Validation studies: Appellant’s initial request for “validation studies relating to [the testing]” was too broad, but appellant’s expert elaborated in her third affidavit, explaining that although the DEA’s techniques are generally accepted in the community, that does not prove that the DEA was using the techniques accurately and reliably. The trial court erred by not considering the expert’s explanation and the issue was remanded to the trial court to consider more fully.

Maintenance and calibration records: Although the defense’s expert did not establish materiality because the request did not specify a time and so was overly broad, and she did not state that the equipment could lead to a false positive if not maintained, the issue must be remanded because the trial court’s decision was based on an incorrect application of the rule. The trial court denied because the request was unduly burdensome and Brady already required the government to produce information about any problems with the equipment. The court had no evidence it was unduly burdensome, and this was contradicted by appellant’s expert. It also did not consider the relevance of the lab failing to adhere to a maintenance or calibration regimen. The court remanded for the trial court to consider the issue more fully.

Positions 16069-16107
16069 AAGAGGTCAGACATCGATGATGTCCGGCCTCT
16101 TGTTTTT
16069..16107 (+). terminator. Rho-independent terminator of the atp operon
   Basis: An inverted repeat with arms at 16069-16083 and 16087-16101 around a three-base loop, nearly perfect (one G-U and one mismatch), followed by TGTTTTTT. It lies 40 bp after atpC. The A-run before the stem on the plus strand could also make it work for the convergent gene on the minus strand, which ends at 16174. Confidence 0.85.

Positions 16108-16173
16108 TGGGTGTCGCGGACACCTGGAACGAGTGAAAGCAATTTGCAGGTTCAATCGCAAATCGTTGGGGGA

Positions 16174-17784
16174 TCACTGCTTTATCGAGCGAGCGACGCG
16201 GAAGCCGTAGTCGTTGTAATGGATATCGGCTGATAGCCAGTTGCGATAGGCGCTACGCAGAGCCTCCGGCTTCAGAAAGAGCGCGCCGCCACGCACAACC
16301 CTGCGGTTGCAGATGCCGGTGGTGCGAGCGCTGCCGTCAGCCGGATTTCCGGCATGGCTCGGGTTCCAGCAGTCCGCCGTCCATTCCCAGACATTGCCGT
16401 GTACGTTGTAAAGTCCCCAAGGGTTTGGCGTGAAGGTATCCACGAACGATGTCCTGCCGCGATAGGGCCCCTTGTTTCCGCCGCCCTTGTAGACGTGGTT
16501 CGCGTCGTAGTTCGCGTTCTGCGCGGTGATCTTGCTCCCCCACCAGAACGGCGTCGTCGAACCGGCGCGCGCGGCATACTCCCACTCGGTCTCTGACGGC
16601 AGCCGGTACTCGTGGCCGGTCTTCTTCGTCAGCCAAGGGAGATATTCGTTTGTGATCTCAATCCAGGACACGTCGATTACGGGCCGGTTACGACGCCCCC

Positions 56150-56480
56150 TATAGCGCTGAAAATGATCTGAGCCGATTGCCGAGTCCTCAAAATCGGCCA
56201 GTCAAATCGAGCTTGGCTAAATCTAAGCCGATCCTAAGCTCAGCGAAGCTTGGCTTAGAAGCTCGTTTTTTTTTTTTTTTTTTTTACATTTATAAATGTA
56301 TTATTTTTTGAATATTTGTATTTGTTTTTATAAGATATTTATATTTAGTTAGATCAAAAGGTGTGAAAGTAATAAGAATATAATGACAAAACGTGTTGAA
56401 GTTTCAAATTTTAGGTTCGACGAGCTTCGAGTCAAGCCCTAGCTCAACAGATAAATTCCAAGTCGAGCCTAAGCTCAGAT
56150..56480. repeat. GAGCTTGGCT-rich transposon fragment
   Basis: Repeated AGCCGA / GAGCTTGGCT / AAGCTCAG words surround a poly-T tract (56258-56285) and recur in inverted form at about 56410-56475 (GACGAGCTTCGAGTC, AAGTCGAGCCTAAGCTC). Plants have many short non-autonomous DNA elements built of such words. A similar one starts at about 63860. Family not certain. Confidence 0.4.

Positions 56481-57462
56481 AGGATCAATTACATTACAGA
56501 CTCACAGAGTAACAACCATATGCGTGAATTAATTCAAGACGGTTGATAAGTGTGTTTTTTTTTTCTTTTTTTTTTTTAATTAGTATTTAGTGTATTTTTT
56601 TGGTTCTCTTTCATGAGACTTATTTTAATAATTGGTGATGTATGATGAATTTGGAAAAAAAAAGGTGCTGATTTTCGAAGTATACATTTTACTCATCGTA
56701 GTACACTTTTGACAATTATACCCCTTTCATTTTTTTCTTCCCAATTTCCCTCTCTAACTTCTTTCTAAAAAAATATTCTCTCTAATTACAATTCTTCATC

Audit reports: The trial court rejected appellant’s request as unduly burdensome and another Brady obligation, but appellant’s expert averred that the burden was minimal, as they must store the documents in an easily accessible location to maintain accreditation. Although appellant’s request may have been too broad because it sought documents other than during appellant’s testing, the court remanded for the trial court to reconsider only those reports that are temporally relevant.

Proficiency examinations and performance evaluations: The trial court denied appellant’s request for the chemist’s performance evaluations because disclosure was not mandated under the Privacy Act. The trial court erred because the Privacy Act does not create a discovery privilege and appellant was not required to show an actual need for the materials. Discovery can be compelled over the Privacy Act by a court discovery order.

The trial court must reconsider its rulings on the validation studies, maintenance and calibration records and audit reports. The government must produce the laboratory SOPs and training materials and the DEA chemist’s proficiency results and performance evaluations.

The court could not determine if the erroneous discovery rulings were prejudicial to appellant and if the erroneous ruling was significant enough to call the government’s proof of the substance’s identity into question. It held although appellant stipulated to the chemist’s report and analysis, and its theory of the case at trial did not rest on the testing of substance being inaccurate, appellant is still free to challenge the evidence. The court remanded to the trial court to reconsider if its ruling was prejudicial after reviewing the requested evidence.


Read the full opinion here